Posted May 8, 2011 1:27 UTC (Sun) by dps (subscriber, #5725)
Parent article: Scale Fail (part 1)
Using vasy numbers of threads is almost always a bad idea. Writing the program is much harder and the performance is likely to poor due to excessive amounts of context switching.
I am one of the very few people that has formally analysed parallel systems in anger. The difficultly of doing this indicates that it worth sacrificing some concurrency for a simpler design. Shared data is expensive to implement on distributed systems and good for writing 10+ pages of mathematics about a trivial 5 line program.
If a task can be broken down into pieces that are more or less independent then threads are probably a good idea: pools of I/O slaves are effective for some I/O intensive applications and data parallel programming works well for large numerical problems.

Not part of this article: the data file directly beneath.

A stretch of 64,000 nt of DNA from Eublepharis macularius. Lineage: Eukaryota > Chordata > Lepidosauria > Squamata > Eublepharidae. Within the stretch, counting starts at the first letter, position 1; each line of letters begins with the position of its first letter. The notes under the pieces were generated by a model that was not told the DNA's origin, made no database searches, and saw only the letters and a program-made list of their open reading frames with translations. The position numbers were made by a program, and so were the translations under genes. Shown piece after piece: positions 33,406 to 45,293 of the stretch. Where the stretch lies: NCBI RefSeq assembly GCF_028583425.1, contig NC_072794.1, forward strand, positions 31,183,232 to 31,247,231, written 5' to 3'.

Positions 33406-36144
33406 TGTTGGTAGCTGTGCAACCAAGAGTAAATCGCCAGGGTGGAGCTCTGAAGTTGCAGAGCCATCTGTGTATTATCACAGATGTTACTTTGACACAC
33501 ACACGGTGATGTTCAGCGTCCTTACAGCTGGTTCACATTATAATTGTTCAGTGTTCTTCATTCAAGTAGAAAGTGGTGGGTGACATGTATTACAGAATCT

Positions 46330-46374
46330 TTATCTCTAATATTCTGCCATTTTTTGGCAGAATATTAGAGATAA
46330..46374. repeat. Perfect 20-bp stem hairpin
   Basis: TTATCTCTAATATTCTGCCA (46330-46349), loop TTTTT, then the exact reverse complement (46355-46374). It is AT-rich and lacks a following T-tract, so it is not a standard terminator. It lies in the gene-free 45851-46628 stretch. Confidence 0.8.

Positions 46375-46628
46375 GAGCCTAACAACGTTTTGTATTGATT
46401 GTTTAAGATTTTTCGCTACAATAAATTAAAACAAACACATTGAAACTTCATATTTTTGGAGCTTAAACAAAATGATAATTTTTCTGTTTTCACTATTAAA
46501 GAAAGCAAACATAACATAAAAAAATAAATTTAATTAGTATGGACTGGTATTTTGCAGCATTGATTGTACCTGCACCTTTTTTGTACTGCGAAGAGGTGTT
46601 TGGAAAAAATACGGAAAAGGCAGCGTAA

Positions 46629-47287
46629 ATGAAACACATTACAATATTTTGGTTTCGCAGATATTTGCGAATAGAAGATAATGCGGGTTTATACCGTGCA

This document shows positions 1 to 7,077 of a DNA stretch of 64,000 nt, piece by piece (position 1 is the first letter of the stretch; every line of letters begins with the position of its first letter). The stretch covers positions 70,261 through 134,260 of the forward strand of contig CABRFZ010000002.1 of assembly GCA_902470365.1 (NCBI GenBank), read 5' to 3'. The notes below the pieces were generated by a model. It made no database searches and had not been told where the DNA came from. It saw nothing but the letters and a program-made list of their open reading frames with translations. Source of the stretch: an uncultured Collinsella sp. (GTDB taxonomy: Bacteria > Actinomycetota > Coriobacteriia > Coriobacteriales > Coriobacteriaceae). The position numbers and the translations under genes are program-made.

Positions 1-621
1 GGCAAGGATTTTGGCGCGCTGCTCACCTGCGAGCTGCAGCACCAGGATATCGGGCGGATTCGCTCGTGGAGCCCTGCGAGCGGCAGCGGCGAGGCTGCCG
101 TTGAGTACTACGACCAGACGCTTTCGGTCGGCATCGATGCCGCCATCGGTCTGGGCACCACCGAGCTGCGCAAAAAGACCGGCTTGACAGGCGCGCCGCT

There are good mathematical reasons for a job list to work well, based on systems which fail at random intervals. This analysis assumes the cost of accessing the list is negligible compared to the jobs. If that is not true then it is an inappropriate design.
I think the idea that functional programming language are good training for parallel thinking is completely wrong. These languages, like ML, do not feature any control flow whatever. Anybody that attempts to analyse the evaluation strategy will be punished (and probably wrong).